NY Times Critics

It would be good to know that a certain critic’s taste coincided with your own, especially if that critic were on The New York Times, which is my primary source of movie information. One easy test of this came this weekend, when the Times printed an Oscars section in which their two chief critics, A.O. Scott and Manohla Dargis gave their lists of who the 2019 nominees should be. Alas, their choices were so far from mine that I worry about relying upon their recommendations in the future.

To wit:
The most unwatchable performances for me this year were Natalie Portman in Vox Lux and Willem Dafoe in At Eternity’s Gate. Dargis had both of them on her lists of Best Actor and Best Actress. For Best Picture, Dargis listed The Death of Stalin, which we went to based on her review and thought was terrible. She also included Zama, which we saw at the NY Film Festival two years ago and led us to decide not to go to the Film Festival again. She touted both of those for Best Screenplay, as well.

I saw seven of the ten films listed by Scott for Best Picture and was less than impressed with four of them: If Beale Street Could Talk, Let the Sunshine In, Private Life and Support the Girls. The last, especially, left me cold, in contrast to both critics, who also gave it nods for Best Actress (Dargis), Supporting Actress (Dargis, twice) and Screenplay (Scott). Both critics surprised me by nominating Brian Tyree Henry from Beale Street as Best Supporting Actor. He wasn’t bad, but it was such a small role – one scene – compared to Adam Driver, say, in BlackKklansman.

A couple more films that I haven’t seen get a lot of love – namely, Happy as Lazzaro, Sorry to Bother You, Can You Ever Forgive Me? and Burning. Normally I would make an extra effort to catch up with them, but based on the apparent dissonance in our taste, I can no longer be so sure.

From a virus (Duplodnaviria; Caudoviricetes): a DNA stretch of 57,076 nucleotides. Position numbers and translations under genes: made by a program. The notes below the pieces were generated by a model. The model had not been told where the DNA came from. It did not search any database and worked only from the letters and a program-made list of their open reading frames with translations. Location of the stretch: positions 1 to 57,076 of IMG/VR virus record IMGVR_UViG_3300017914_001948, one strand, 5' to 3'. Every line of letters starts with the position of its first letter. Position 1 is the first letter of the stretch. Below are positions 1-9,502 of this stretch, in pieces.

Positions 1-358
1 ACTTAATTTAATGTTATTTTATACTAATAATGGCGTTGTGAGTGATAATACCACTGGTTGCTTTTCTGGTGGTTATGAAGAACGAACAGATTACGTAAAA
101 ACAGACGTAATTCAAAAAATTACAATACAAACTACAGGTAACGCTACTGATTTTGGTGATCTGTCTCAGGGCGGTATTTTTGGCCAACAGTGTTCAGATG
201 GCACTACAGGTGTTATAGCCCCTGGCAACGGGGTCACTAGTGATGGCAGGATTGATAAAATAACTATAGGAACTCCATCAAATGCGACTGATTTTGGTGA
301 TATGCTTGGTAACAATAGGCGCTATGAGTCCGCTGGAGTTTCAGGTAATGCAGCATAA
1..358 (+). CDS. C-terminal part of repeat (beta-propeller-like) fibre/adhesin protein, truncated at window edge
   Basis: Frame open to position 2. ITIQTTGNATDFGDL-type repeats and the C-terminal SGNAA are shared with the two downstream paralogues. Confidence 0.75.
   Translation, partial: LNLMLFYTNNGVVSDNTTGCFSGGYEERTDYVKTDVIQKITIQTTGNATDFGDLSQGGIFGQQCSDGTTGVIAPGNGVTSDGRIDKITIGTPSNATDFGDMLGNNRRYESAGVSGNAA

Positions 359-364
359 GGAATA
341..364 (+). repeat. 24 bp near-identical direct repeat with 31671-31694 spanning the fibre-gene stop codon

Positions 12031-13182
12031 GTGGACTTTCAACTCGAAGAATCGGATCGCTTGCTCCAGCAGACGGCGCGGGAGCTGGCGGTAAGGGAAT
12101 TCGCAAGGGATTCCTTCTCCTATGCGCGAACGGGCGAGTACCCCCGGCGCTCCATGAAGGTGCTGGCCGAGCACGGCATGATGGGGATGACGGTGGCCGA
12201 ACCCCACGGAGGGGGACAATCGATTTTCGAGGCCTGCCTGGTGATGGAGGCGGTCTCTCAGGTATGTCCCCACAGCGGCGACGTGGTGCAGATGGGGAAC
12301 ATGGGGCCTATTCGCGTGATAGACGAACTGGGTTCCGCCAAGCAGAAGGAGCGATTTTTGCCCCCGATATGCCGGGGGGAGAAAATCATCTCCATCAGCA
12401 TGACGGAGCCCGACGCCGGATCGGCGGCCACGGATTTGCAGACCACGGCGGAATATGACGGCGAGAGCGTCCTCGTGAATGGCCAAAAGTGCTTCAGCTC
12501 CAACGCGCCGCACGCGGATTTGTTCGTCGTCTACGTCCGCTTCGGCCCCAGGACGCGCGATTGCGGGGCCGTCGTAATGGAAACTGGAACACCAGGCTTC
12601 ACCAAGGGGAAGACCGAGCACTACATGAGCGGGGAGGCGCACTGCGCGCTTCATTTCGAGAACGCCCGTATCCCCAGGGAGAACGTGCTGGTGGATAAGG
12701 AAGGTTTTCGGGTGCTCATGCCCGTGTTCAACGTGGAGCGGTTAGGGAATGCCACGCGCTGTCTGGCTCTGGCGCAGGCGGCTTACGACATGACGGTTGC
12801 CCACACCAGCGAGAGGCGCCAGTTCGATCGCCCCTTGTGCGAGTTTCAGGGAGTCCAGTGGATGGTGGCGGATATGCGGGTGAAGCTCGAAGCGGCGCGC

If Beale Street Could Talk – 6

Beale Street is a long, slow street we’re asked to walk, without a happy end in sight. There is one scene that crackles, when the future in-laws come over to hear the news, but if that record plays at 78, the rest is 33-1/3. The two lead actors are bland in their goodness, and the camera keeps lingering. I know we’re supposed to just accept the premise that a random black man can be jailed for rape for no good reason, but the lack of an accuser, witnesses, forensic evidence, motive or opportunity makes this crucial aspect of the plot a troubling hole, rather than a cause for sympathy. And contrary to the title, New Orleans and jazz don’t play much of a role.

Vice – 7.8

Watching this, I was two-thirds ashamed to be an American, with our recent history running from Richard Nixon through the phony justifications of the Iraq invasion, but one-third proud to live in a culture that could produce such a clever, popular takedown of a living public figure. Some caricatures misfired – especially Steve Carrell’s Donald Rumsfeld – but I appreciated the effort to match actor with historical figure, like Eddie Marsan for Paul Wolfowitz. Most of the plot was familiar, but the light it concentrated on certain facts, such as Cheney’s sweetheart deals with Halliburton and the lack of a background check when he selected himself for the vice-presidency, still made me cringe. Christian Bale was amazing, but I doubt his Oscar chances: some voters must be Republicans; some will say it was impersonation, not acting; and others will just be so repulsed that they won’t want to see Cheney/Bale get any awards. I can see why this movie is not for everyone: it is tendentious, flip – one reviewer called in “meanspirited” – and treats very serious matters like a Doonesbury cartoon; but director Adam McKay’s storytelling style was original and consistent, and I laughed when I wasn’t cringing.

Shoplifters – 8

A meditation on family, Shoplifters also hits home as a reflection on what counts as progress in Japanese society since Yasujiro Ozu’s very similar films in the 1950s. Most obvious is the style of filmmaker Kore-eda, shooting from tatami-level. Then there is the plot of everyday family matters, one vignette of daily life after another – no guns, no violence, no sex, no action. Driving home the comparison is the one bird’s-eye shot of the traditional wooden house, surrounded by concrete apartment buildings. It takes awhile to figure out who is who, and longer to figure out how they are related, or not. And then the meditation continues after the film ends, as you contemplate why this family seems to get along better than any other family you’ve seen in a movie for ages. Maybe it’s the food?